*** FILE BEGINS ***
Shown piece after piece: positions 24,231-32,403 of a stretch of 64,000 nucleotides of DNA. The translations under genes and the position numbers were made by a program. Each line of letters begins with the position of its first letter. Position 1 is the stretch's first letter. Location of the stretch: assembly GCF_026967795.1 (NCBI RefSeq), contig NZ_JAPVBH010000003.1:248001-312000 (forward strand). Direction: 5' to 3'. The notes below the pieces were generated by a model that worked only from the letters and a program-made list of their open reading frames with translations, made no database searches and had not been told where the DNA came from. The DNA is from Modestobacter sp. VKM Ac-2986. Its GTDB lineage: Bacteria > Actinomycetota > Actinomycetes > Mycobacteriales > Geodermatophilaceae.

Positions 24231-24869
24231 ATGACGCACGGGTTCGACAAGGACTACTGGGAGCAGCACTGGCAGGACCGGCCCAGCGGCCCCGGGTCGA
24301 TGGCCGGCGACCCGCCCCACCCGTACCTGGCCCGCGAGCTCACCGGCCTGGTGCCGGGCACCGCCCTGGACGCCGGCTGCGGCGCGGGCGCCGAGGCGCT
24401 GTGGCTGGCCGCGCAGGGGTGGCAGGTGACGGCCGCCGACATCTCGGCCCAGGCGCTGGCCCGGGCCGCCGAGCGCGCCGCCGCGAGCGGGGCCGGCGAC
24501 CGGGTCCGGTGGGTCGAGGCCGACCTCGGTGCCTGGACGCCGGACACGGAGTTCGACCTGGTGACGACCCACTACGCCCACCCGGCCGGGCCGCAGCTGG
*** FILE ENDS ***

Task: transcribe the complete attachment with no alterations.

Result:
Shown piece after piece: positions 24,231-32,403 of a stretch of 64,000 nucleotides of DNA. The translations under genes and the position numbers were made by a program. Each line of letters begins with the position of its first letter. Position 1 is the stretch's first letter. Location of the stretch: assembly GCF_026967795.1 (NCBI RefSeq), contig NZ_JAPVBH010000003.1:248001-312000 (forward strand). Direction: 5' to 3'. The notes below the pieces were generated by a model that worked only from the letters and a program-made list of their open reading frames with translations, made no database searches and had not been told where the DNA came from. The DNA is from Modestobacter sp. VKM Ac-2986. Its GTDB lineage: Bacteria > Actinomycetota > Actinomycetes > Mycobacteriales > Geodermatophilaceae.

Positions 24231-24869
24231 ATGACGCACGGGTTCGACAAGGACTACTGGGAGCAGCACTGGCAGGACCGGCCCAGCGGCCCCGGGTCGA
24301 TGGCCGGCGACCCGCCCCACCCGTACCTGGCCCGCGAGCTCACCGGCCTGGTGCCGGGCACCGCCCTGGACGCCGGCTGCGGCGCGGGCGCCGAGGCGCT
24401 GTGGCTGGCCGCGCAGGGGTGGCAGGTGACGGCCGCCGACATCTCGGCCCAGGCGCTGGCCCGGGCCGCCGAGCGCGCCGCCGCGAGCGGGGCCGGCGAC
24501 CGGGTCCGGTGGGTCGAGGCCGACCTCGGTGCCTGGACGCCGGACACGGAGTTCGACCTGGTGACGACCCACTACGCCCACCCGGCCGGGCCGCAGCTGG